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richard
Posted on Thursday, November 25, 2004 - 05:45 am:   

Ah - forgot. Yes, you' re right about WOKEN FURIES (Kovacs 3). It's out in March next year here in the UK, presumably a year later in the US. Hope you'll like it.
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Robert Burke Richardson
Posted on Thursday, November 25, 2004 - 12:28 pm:   

John;

Perhaps more effective than advertising in comics would be getting F&SF into Diamond's ordering catalogue so direct market comic shops could carry it. Comic shop patrons are the most concentrated (about 500,000 people in North America) group of people who would be open to sampling F&SF you're likely to find. If you could manage an issue with Richard Morgan or Warren Ellis or Grant Morrison on the cover, I think the crossover would be considerable (plus F&SF costs only a dollar or two more than a comic).

Some info on advertising with Marvel is available here: http://www.marvel.com/company/media_kit.htm

Sorry for pulling the thread off-topic :-)
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Adam
Posted on Friday, November 26, 2004 - 07:03 am:   

Richard - sorry to hear about the burglary - I guess you do have more important things than the website on...

And that's good news regarding the writing process, and comics not getting in the way -

"I don't think I'm blowing any author secrets here by saying that being a full time writer is an easy gig compared with the day jobs most people I know hold down."

- and that comment was rather amusing. Does everyone else agree?

Roll on March!

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Andrew J. Breitenbach
Posted on Friday, December 24, 2004 - 01:51 am:   

f crossover:

"Locus" is distributed via Diamond, so I always see it (and buy it when I do) at ye locale comic book shop. I second John Joseph Adams's opinion that Van Gelder should try to get Diamond to distribute "F&SF". Diamond doesn't "do" returns, so you certainly wouldn't have to worry about sell-through....

That all said, I usually will buy comics by sf writers I like instead of vice versa (otherwise I would never have bought "Black Widow" -- which is entertaining as all get-out, incidentally). Have *you* ever tried to read one of Chris Claremont's execrable novels?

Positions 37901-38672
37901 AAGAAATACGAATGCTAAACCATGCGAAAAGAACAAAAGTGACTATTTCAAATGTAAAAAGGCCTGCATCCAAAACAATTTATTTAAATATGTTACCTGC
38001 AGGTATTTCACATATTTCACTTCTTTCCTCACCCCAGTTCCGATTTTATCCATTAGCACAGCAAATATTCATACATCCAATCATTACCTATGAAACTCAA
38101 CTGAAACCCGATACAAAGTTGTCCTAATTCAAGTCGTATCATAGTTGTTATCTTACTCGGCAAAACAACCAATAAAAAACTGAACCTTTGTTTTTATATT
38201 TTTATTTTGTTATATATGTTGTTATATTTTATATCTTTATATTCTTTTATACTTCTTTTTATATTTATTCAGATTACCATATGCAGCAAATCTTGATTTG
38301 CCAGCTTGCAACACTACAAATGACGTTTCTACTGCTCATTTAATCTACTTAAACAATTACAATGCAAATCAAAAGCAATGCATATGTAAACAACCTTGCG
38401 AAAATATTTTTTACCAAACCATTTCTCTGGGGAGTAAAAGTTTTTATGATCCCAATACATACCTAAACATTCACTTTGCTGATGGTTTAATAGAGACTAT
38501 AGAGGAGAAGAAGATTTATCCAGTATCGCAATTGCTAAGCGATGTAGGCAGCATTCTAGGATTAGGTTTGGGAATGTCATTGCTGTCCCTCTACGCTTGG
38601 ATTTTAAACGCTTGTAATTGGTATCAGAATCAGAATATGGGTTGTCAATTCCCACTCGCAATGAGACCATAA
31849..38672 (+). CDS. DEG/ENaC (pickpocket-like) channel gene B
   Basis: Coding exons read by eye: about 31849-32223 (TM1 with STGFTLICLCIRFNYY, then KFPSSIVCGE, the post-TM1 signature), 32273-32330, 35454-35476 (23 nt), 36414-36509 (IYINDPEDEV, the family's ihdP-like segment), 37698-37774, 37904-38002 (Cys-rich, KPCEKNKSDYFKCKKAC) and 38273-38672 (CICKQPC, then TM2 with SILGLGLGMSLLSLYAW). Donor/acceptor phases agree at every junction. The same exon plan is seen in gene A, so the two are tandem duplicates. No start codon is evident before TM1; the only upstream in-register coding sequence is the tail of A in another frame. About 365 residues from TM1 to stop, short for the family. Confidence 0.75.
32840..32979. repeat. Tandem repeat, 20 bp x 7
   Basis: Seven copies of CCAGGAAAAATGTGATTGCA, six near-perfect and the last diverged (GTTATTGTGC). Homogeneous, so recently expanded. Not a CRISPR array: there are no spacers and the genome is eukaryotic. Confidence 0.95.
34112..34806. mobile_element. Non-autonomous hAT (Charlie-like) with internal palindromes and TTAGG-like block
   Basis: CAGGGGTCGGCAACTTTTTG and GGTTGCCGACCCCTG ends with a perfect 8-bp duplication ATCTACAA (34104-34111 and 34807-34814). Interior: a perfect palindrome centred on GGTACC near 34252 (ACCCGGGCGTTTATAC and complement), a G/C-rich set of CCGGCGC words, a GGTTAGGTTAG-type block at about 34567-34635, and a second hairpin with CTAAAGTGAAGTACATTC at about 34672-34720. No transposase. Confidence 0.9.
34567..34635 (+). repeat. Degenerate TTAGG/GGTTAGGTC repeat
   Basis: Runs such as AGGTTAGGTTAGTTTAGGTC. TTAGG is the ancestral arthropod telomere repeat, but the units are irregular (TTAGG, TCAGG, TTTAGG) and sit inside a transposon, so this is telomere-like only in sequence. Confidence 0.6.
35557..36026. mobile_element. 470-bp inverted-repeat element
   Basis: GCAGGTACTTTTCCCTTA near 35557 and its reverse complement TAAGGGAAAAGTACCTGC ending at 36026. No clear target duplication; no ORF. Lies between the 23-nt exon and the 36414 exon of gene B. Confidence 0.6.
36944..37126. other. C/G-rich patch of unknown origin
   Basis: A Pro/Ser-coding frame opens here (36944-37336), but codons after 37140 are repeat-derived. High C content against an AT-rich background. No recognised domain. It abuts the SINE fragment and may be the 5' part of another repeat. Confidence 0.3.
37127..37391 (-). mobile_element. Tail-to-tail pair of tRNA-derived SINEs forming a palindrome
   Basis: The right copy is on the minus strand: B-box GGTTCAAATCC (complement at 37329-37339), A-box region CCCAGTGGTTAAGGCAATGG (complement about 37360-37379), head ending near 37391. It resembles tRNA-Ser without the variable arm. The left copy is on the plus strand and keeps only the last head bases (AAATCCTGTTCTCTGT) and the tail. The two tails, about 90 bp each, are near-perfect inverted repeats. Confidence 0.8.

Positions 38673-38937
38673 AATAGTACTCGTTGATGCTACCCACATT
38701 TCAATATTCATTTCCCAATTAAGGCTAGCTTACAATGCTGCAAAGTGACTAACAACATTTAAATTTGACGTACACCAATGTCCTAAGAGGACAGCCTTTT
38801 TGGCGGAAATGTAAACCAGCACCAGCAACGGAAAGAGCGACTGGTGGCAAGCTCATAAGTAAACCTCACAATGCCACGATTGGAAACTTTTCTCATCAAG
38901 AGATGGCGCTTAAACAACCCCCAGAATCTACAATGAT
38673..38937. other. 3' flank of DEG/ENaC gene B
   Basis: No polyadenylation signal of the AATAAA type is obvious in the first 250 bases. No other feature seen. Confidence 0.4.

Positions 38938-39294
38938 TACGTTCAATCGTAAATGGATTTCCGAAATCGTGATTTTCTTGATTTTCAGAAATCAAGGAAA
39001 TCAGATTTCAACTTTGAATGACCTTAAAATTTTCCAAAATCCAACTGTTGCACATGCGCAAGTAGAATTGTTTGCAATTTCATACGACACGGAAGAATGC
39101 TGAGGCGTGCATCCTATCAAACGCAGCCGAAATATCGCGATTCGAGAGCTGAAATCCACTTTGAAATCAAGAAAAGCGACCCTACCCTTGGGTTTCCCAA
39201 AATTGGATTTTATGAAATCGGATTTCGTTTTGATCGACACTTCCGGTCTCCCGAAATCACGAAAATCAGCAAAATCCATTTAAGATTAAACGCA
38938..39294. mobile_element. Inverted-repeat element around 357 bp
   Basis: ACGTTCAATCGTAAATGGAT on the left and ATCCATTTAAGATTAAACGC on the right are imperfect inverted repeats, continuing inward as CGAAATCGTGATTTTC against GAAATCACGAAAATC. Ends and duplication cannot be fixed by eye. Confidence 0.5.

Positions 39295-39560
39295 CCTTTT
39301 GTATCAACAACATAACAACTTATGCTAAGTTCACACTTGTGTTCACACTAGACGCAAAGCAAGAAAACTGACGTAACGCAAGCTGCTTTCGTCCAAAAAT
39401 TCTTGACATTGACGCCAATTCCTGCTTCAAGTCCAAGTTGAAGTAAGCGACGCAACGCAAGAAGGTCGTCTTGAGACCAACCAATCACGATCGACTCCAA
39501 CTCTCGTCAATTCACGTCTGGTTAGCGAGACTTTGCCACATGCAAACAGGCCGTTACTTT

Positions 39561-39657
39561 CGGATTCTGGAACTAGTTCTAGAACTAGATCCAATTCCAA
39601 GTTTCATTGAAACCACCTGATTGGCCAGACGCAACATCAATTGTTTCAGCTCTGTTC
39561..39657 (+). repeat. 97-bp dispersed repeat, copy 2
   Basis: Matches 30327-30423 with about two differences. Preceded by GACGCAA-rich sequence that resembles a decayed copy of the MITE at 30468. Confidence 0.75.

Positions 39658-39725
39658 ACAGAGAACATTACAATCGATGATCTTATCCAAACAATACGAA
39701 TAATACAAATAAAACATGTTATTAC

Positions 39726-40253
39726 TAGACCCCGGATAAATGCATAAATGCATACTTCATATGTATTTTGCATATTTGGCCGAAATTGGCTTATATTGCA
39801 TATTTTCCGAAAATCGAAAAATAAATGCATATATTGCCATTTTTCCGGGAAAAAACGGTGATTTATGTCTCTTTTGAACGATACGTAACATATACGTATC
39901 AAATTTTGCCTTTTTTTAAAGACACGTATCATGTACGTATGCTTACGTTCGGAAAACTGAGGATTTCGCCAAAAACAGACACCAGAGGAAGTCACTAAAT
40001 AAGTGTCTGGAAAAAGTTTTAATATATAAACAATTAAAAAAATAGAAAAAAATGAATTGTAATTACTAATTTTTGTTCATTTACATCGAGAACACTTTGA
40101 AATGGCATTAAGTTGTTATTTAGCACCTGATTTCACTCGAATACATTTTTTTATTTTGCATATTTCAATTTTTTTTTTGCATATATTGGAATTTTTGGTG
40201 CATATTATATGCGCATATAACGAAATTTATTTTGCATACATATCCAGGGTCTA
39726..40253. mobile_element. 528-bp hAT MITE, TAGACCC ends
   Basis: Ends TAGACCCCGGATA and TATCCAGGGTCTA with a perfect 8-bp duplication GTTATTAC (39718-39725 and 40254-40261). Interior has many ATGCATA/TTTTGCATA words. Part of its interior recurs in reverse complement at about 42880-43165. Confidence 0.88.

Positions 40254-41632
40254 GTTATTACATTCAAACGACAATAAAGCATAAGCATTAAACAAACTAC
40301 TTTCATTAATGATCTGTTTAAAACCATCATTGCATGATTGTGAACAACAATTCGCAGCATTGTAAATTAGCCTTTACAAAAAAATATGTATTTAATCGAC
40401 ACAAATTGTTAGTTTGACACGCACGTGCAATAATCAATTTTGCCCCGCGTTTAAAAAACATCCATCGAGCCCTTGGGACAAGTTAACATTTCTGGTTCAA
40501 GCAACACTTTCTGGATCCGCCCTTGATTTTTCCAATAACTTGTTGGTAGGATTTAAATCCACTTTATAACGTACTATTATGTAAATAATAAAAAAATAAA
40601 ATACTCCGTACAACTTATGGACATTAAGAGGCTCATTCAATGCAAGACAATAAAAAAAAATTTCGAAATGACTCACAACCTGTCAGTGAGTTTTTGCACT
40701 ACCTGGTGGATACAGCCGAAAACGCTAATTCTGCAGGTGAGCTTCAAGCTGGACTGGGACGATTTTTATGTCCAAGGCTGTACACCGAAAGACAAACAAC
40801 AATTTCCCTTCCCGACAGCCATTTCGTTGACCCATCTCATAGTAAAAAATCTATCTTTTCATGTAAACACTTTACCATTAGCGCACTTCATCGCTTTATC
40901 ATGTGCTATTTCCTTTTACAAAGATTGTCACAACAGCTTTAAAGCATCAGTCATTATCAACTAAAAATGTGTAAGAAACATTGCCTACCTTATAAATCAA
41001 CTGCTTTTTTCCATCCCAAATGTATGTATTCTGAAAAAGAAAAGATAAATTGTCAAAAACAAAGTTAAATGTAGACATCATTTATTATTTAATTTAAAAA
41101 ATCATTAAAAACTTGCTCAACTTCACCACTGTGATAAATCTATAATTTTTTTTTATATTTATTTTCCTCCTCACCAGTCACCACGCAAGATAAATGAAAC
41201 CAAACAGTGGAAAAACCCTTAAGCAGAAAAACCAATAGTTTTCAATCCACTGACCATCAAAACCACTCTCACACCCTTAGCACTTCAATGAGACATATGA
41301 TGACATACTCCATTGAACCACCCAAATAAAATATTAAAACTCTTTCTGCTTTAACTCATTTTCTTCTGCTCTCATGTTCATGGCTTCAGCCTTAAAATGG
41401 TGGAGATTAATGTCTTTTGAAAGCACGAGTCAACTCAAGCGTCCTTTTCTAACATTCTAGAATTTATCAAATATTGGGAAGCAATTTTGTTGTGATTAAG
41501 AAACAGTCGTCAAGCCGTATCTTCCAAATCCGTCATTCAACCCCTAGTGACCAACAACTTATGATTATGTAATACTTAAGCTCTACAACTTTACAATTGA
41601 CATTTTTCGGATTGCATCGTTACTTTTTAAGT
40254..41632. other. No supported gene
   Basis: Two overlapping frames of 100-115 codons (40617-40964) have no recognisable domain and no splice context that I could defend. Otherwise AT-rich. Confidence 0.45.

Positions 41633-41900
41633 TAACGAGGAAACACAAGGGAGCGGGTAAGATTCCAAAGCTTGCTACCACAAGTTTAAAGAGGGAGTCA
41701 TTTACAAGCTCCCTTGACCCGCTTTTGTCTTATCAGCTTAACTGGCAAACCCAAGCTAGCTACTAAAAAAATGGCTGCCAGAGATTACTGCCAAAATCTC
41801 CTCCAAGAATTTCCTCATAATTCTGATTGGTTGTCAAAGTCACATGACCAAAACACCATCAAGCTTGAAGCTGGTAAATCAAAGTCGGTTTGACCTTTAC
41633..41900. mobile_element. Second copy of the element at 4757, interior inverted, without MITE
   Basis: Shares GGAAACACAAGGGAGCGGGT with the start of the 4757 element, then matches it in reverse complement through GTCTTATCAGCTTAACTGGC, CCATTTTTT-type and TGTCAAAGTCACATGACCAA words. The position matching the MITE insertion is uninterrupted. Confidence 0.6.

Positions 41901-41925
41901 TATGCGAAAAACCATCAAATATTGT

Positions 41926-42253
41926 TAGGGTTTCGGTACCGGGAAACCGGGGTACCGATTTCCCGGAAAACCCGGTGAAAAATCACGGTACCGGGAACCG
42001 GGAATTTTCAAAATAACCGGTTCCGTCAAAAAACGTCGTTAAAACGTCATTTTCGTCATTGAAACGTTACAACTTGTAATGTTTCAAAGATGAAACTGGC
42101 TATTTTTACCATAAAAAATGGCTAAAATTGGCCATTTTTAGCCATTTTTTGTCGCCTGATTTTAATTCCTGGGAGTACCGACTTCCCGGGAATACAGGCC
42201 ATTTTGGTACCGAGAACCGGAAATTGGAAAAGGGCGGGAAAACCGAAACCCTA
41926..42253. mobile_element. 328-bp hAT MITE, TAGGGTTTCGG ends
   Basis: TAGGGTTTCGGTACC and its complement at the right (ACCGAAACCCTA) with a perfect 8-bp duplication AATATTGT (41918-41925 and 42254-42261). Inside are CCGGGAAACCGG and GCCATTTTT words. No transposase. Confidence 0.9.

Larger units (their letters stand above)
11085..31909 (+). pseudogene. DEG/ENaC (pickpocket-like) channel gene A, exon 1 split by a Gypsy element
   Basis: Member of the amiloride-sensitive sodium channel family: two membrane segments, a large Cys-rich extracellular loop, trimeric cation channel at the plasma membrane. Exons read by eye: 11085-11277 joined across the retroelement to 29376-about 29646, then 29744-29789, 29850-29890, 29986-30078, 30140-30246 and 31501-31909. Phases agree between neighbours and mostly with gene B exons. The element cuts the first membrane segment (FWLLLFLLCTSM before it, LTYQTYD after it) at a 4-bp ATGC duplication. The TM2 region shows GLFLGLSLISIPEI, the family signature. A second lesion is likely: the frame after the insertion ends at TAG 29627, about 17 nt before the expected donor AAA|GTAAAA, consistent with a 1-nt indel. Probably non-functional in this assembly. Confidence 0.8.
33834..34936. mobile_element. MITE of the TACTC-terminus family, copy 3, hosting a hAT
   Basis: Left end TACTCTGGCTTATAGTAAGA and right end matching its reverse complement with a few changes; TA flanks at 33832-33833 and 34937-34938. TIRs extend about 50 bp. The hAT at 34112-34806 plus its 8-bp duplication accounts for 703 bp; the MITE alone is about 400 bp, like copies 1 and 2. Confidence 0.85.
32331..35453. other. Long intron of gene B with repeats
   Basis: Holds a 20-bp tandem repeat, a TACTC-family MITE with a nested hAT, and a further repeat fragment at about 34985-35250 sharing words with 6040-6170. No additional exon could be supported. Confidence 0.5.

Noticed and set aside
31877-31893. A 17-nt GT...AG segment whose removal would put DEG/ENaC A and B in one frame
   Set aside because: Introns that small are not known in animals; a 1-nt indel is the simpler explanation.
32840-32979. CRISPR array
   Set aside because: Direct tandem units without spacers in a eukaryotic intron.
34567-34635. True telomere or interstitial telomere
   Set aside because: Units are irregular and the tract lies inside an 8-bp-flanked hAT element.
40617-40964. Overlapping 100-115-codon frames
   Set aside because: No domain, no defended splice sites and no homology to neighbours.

>>shudder<<


--Andrew J. Breitenbach
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Claudio Cicchini
Posted on Wednesday, February 02, 2005 - 09:51 pm:   

The first time I had heard of you was in an interview on the Newsarama web site, which prompted me to go out and get Altered Carbon...I think I inhaled that novel in 15 seconds :-) Broken Angels came soon after that, which gave me a fair idea of what your take on Black Widow was going to be and boy have you NOT disappointed.

What I especially like is the pacing of the storyline. It feels like I'm reading a novel in a graphic format. The mini series progresses significantly with each issue, nothing is padded. I also love how you managed to tweak Black Widow's origin without contradicting anything that came before (at least to my knowledge). I'm not a stickler for continuity or anything, but it's impressive how seamlessly you weaved this new element into her origins. Other comic book writers should take a cue from this.

Jenny Lee should be commended for seeking you out. Both of you exhibit the right passion for the comic book industry.

I would love to see you do further mini series on Black Widow. I'd also love to see your take pn Psylocke :-)

Claudio
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John Joseph Adams
Posted on Thursday, February 03, 2005 - 07:29 am:   

Richard -- It didn't occur to me when you first mentioned that Jenny Lee recruited you, but upon seeing her name just now, I wondered: is she a relation of Stan Lee? Daughter, granddaughter, something like that?
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richard
Posted on Thursday, February 03, 2005 - 10:03 am: